Disdainful of the traffic, Bob, my golden retriever, bounded across the road towards me. This is very strange, I thought. Bob was killed by a truck two years ago.
As he cavorted and joyfully yelped beside me, I noticed that people had clustered around someone stretched out on the pavement.
John Young is an old chap, 73, a retired Criminal Justice social work manager in Scotland (CJS roughly equivalent to English / US Probation Service) and then University Hon Lecturer lecturing in Social Work ethics. He grapples with themes of limits, longings, and the images that these create.
She farted the color yellow. She perspired the color blue. Her most angry thoughts created a greenish aura around her head, while both her lusty imaginings and lightning-like pangs of envy created an orange fog around her feet.
Her tinder date was color-blind. It might have worked.
It did not.
There are no answers at kentoswald.com about why it is evolutionarily preferable that males are more likely to be color blind, but there are additional words.
When I saw him the other day, I felt the strangest urge to strike up a conversation. Most peculiar, seeing as we’ve hardly been close. But the moment passed and I saw it wasn’t him, remembered it couldn’t be so.
A curiosity indeed that we’re always friendlier towards the dead.
Gretchen wants to make being out of place her comfort zone, so she’s going to keep on sharing her thoughts.
The sign says “If you see something, say something.”
Today, on the subway in Boston, I saw a man wearing a black sombrero with a live parrot sitting quietly on his shoulder. No one paid the slightest attention to either one of them.
How I love living in the city.
Jeri Quinzio is the author of Dessert: A Tale of Happy Endings.
Started sewing today.
And again today.
And again today.
Mr. MacKelvie came knocking. Wondered is mom home.
Back to sewing.
I think today I really can’t continue.
Mr. MacKelvie came round again. The yard smells.
Today finished the ears.
Today finished the mouth.
Today got the eyes done. Shut permanent.
Tim Boiteau lives near Detroit with wife and son. He is a recent
winner of the Writers of the Future Contest. Follow him at @timboiteau.
It protects me while I sleep.
From the eight-legged reptile under my bed.
From the violent poltergeist in my kitchen.
From the woman in white with midnight hair down to her feet, who waits among the banana trees in my garden.
It protects me, the strange being in my wardrobe.
AJ Joseph occasionally writes at Words from Sonobe.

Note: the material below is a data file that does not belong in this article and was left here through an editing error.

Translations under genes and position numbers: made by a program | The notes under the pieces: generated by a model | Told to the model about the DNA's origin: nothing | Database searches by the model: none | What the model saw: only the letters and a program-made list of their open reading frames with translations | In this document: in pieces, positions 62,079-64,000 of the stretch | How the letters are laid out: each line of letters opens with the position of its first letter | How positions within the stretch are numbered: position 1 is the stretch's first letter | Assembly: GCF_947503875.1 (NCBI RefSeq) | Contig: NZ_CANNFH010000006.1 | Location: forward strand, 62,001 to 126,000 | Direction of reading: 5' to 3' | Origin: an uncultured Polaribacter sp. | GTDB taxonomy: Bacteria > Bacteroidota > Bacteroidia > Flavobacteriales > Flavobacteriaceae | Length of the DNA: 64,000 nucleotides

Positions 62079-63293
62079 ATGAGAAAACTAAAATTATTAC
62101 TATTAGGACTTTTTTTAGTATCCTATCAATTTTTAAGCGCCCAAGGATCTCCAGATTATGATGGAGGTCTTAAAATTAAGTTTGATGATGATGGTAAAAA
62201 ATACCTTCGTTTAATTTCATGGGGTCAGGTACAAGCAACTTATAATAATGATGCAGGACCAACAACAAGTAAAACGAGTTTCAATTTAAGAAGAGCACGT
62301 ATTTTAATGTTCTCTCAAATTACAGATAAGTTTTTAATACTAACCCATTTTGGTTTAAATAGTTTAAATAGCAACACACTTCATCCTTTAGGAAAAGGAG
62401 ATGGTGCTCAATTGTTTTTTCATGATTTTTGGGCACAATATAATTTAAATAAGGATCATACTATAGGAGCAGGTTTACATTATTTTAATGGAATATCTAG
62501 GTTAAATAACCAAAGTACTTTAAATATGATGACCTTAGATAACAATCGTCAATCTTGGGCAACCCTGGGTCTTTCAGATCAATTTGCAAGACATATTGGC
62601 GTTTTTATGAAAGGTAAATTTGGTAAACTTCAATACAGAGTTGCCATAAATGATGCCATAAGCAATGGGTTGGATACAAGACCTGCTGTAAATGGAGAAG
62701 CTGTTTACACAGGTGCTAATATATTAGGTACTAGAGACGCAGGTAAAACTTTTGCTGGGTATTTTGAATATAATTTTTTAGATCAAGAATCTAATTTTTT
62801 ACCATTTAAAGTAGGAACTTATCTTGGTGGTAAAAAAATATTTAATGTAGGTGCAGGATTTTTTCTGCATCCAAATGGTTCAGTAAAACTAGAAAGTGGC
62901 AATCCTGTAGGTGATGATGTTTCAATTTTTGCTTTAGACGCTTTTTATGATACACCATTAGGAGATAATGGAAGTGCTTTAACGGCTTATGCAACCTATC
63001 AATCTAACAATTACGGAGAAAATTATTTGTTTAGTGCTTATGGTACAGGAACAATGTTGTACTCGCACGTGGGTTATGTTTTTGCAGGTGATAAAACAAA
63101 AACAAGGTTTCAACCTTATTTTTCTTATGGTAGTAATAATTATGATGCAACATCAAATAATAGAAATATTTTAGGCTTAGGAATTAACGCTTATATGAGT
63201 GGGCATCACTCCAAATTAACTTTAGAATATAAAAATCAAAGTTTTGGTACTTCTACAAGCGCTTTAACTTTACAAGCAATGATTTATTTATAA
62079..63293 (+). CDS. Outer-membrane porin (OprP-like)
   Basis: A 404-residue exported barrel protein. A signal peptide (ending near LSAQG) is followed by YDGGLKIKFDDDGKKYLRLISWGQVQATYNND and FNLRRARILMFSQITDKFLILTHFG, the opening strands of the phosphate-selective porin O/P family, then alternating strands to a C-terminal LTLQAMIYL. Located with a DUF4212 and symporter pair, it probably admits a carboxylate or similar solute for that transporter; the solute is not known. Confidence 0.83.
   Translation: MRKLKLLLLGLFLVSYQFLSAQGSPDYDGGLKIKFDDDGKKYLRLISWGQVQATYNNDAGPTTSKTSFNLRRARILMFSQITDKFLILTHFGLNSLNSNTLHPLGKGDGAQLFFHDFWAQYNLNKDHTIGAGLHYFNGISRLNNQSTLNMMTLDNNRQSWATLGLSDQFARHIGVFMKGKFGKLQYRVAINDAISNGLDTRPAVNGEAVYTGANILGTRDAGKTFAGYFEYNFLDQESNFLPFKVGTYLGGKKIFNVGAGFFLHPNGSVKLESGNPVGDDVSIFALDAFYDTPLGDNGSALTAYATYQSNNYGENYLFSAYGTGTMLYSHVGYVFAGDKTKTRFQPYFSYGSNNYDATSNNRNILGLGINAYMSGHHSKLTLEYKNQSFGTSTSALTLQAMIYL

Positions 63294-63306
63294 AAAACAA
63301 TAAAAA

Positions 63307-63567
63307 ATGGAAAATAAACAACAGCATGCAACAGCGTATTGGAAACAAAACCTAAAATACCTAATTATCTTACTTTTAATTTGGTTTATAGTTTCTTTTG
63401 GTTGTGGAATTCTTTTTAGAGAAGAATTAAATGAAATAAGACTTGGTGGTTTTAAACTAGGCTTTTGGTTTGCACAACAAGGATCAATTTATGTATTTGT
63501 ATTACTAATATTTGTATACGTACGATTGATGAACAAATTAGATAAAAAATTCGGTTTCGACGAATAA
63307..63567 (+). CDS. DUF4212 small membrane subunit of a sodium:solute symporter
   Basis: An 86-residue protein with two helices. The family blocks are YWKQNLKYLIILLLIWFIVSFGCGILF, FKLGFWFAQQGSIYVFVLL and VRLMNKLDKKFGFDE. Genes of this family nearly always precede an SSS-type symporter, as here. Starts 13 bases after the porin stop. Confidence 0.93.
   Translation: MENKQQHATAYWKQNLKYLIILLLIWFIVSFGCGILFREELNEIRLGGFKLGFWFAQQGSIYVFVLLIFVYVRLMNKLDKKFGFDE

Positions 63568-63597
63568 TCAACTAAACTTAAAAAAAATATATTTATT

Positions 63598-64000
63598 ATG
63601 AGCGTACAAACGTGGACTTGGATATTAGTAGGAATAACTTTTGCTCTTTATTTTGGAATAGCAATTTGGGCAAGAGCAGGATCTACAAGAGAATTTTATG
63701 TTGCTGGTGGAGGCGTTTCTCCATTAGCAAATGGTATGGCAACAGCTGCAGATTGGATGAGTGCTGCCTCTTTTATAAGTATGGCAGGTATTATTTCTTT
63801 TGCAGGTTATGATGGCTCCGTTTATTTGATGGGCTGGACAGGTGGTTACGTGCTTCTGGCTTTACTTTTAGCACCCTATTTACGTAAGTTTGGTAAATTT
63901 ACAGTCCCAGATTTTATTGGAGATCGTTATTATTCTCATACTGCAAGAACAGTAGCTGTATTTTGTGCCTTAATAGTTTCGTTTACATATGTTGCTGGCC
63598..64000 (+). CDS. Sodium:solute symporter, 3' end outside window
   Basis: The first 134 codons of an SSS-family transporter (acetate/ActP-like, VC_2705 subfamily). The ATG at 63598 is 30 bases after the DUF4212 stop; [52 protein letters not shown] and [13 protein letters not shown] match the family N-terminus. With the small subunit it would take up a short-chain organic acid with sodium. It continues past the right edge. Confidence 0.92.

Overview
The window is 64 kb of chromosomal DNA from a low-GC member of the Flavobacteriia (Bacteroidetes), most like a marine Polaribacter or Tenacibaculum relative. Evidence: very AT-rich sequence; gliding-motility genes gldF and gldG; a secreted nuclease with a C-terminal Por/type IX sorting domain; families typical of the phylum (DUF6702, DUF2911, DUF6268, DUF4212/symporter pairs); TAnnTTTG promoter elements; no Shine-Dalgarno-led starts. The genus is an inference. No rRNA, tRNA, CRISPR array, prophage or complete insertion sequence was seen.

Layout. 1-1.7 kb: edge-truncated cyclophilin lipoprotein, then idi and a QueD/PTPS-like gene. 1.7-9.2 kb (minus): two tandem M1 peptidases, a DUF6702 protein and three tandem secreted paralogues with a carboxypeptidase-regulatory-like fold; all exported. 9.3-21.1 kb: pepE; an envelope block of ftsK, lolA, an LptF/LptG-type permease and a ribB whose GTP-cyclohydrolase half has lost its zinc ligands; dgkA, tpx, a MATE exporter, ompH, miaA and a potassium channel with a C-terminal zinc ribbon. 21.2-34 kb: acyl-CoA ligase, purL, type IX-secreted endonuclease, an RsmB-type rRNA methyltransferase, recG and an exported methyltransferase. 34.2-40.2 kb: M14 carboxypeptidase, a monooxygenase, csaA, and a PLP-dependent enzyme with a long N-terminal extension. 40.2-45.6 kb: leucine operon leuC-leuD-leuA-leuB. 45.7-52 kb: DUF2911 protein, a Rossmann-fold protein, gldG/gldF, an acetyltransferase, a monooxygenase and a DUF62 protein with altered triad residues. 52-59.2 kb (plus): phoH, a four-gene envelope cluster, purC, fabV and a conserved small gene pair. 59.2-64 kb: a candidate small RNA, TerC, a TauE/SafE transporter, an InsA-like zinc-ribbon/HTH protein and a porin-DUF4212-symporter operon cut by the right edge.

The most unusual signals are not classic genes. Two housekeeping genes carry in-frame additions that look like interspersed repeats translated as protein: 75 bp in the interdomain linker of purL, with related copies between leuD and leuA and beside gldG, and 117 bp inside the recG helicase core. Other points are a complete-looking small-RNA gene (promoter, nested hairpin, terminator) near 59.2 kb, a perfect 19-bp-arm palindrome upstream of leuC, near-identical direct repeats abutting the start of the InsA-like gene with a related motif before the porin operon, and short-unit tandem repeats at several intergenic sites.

The man used to chastise the dog for drinking from scummy puddles beside the road.
That extra-hard leash-yank was what returned to him after the water was gone, when he and the dog both lapped at rare graces of liquid, the man’s knees muddied.
Eventually, the dog had to go.
Evan McMurry’s fiction has been published in more than one dozen journals, including Post Road, Euphony, Arcturus, Oddville Press, Lotus-Eater Magazine, Palaver, Mulberry Fork Review, and more. His story “Nothing Kinky” won the New Millennium Fiction Prize, and his story “Nixon in Heaven” won Exposition Review’s Flash Fiction contest. “The Fall of Rabbi Gold” was selected as a finalist for the Al-Simāk Award for Fiction from the Chicago Review of Books.
She won’t stop haunting me.
I can see her wavy hair. I can hear her sweet voice. I can smell her soap and fragrance. I can taste her red lips. I can still sense her as I walk over the ground where I buried her.
She won’t stop haunting me.
Chad Bunch writes speculative fiction from the suburbs of Saint Louis. He is currently trying to publish the first of many novels.
The students had dug a grave.
The children had sharpened their knives.
The cult had sacrificed a deer.
“Do you think bad luck will chase us?” someone asked Yanni, the leader.
“This isn’t Ancient Greek class.”
Something watched from the thicket, something of the woods, dark and ancient.
Avra Margariti is a Social Work undergrad from Greece. Her work has appeared or is forthcoming in Daily Science Fiction, The Forge Literary, The Journal of Compressed Creative Arts, and other venues. You can find her on Twitter at @avramargariti.
She loves me… She loves me not.
I visited her at the cemetery, laid daisies at the base of her headstone. Last time I saw her she was across a meadow wearing a sundress. She was within range.
No need to mind the restraining order now.
She loved me not.
Karin Aurino is currently working on poetry, short fiction, and a first novel, which draws on an early career as a fashion model. She got her start in the talent department at ICM and enjoyed a career as a Longform and Series Television Producer. Her fiction has appeared or is forthcoming in Literary Orphans, r.kv.r.y. quarterly, Agnes and True, and Bacopa Literary Review, and has received recognition from Glimmer Train. Aurino lives in Los Angeles with her husband, two children, and their dog, George. Follow her on Twitter and Instagram.